go get -u gorm.io/driver/postgres

 

Database setup

It is a good idea to start with the database setup and the resources that we are going to perform the CRUD operations on. In order to communicate with the database, we need to create a database client that we will use to call Create, Update, Find and Delete methods against the database. This database client will be exported and used in other parts of our code like in the controller module.

In the database module, create a postgres.go file and add the below code.

database/postgres.go

package database
 
import (
   "fmt"
   "log"
 
   "gorm.io/driver/postgres"
   "gorm.io/gorm"
)
 
var DB *gorm.DB
var err error
 
type Book struct {
   gorm.Model
   Title  string `json:"title"`
   Author string `json:"author"`
}
 
func DatabaseConnection() {
   host := "localhost"
   port := "5432"
   dbName := "postgres"
   dbUser := "postgres"
   password := "pass1234"
   dsn := fmt.Sprintf("host=%s port=%s user=%s dbname=%s password=%s sslmode=disable",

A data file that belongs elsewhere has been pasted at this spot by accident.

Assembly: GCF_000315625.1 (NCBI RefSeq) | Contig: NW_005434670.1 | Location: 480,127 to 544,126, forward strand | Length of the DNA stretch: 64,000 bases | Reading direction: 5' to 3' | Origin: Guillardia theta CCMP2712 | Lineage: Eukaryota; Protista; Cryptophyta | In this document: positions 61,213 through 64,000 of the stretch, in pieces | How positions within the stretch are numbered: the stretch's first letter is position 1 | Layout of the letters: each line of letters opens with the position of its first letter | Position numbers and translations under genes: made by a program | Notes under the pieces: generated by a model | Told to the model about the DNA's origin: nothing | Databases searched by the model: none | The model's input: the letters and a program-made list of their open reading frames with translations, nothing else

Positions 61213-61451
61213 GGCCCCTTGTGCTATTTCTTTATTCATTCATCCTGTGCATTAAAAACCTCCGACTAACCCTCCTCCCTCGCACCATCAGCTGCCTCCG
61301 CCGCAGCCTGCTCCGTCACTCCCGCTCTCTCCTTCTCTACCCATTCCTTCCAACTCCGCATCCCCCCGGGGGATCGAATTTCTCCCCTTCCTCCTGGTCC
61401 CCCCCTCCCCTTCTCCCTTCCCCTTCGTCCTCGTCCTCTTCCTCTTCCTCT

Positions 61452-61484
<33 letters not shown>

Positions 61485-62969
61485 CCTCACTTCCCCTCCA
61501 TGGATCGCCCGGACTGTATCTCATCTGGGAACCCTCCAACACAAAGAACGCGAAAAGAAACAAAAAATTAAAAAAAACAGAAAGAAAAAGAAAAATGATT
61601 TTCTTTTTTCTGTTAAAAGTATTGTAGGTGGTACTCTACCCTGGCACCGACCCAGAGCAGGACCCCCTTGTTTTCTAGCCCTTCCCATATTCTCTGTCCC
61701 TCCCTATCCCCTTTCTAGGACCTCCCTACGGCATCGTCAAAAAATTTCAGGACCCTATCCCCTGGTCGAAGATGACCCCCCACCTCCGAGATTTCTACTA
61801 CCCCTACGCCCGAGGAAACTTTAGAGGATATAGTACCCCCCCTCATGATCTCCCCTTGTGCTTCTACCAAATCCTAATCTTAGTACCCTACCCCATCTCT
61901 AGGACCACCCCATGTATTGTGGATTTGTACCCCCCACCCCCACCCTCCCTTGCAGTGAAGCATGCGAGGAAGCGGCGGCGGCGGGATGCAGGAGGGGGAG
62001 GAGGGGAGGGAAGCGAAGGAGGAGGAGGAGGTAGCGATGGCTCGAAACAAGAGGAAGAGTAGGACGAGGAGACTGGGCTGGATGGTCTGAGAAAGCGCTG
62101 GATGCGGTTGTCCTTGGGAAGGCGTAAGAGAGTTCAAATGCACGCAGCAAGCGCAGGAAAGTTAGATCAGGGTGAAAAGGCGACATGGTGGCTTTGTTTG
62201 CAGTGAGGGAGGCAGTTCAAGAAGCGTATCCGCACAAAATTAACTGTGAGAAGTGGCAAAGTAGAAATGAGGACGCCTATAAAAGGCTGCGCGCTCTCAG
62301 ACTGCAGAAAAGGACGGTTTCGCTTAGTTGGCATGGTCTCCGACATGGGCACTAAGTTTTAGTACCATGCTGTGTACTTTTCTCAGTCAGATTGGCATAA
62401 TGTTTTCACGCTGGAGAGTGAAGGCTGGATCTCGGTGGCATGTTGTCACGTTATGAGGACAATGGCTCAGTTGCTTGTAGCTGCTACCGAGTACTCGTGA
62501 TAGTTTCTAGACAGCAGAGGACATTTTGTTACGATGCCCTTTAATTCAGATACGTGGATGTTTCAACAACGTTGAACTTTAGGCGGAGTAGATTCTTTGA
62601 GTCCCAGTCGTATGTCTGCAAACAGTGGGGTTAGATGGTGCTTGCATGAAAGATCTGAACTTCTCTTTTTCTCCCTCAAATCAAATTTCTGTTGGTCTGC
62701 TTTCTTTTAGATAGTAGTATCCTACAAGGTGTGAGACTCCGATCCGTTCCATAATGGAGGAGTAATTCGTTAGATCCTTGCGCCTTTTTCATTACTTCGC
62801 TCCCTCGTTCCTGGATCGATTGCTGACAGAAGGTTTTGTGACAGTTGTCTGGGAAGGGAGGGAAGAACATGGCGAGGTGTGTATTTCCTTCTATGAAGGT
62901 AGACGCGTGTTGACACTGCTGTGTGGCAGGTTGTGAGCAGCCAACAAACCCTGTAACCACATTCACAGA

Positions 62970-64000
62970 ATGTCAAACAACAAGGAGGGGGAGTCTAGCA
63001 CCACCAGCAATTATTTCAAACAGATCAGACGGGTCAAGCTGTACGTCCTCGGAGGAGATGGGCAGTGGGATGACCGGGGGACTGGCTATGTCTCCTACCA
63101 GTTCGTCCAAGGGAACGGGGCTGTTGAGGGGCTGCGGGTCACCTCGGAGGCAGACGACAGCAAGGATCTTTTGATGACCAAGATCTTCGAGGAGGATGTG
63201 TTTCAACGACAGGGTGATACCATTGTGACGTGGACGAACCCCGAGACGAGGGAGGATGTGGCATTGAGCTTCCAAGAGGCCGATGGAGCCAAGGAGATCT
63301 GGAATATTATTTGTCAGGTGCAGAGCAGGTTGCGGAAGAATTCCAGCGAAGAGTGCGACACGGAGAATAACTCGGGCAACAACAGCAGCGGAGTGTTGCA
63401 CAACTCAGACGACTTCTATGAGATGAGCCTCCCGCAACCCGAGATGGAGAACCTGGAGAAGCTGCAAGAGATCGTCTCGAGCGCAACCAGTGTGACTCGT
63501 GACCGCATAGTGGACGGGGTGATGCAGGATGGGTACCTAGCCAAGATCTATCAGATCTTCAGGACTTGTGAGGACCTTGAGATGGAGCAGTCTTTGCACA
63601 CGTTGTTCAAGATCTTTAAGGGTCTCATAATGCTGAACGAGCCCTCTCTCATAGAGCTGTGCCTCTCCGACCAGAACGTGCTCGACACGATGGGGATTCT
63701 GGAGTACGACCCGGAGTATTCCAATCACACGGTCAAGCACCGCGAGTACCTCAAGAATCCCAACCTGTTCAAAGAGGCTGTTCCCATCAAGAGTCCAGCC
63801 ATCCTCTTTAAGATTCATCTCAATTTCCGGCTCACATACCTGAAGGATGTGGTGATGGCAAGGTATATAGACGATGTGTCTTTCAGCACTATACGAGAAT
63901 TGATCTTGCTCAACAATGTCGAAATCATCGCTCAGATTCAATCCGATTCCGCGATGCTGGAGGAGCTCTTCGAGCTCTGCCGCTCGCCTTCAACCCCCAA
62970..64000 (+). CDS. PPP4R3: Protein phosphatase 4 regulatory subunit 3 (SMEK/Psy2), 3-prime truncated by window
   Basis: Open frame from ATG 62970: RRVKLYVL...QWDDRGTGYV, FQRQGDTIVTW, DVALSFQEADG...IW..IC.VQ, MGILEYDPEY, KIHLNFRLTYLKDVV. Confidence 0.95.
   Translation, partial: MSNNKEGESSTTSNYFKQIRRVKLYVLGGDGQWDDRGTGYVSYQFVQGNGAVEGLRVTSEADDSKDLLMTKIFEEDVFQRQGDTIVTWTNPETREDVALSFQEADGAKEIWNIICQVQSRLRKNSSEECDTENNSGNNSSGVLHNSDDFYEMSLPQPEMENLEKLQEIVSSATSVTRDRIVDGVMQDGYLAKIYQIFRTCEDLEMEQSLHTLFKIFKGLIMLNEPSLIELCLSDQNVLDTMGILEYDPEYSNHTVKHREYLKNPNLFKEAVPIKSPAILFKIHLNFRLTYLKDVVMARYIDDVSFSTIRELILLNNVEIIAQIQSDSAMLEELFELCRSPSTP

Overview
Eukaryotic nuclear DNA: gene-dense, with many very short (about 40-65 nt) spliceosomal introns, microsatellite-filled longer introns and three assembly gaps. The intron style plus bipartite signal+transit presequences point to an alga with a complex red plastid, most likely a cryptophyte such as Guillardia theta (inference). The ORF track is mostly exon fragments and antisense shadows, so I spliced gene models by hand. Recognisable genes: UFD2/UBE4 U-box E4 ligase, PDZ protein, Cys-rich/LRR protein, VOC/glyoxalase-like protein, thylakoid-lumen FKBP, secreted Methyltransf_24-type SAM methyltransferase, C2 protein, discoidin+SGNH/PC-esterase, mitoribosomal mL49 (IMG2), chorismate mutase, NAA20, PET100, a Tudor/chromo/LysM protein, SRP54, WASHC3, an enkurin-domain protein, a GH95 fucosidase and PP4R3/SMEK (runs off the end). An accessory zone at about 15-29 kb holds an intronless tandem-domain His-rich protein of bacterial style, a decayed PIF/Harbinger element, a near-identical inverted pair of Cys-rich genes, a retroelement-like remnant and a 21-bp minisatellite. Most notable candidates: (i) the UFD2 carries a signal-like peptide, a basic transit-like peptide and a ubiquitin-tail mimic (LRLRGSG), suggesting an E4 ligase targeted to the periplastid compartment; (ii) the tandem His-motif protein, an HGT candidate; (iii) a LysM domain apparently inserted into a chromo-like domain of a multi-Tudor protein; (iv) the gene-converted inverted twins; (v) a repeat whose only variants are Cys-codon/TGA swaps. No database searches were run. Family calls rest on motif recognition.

host,
       port,
       dbUser,
       dbName,
       password,
   )
 
   DB, err = gorm.Open(postgres.Open(dsn), &gorm.Config{})
   DB.AutoMigrate(Book{})
   if err != nil {
       log.Fatal("Error connecting to the database...", err)
   }
   fmt.Println("Database connection successful...")
}

We start by importing fmt and log packages to print messages in the terminal. We also import the ORM package to help us with high level interaction with the database. The gorm ORM can be used with many databases(dialect/drivers) like MySQL , PostgreSQL. In our case we are using postgres as our dialect that is why we import the driver with the gorm.io/driver/postgres.

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Next thing to do is initialize a DB variable that will be assigned to a postgreSQL client. We also initialize an err variable that will be assigned an error if one occurs.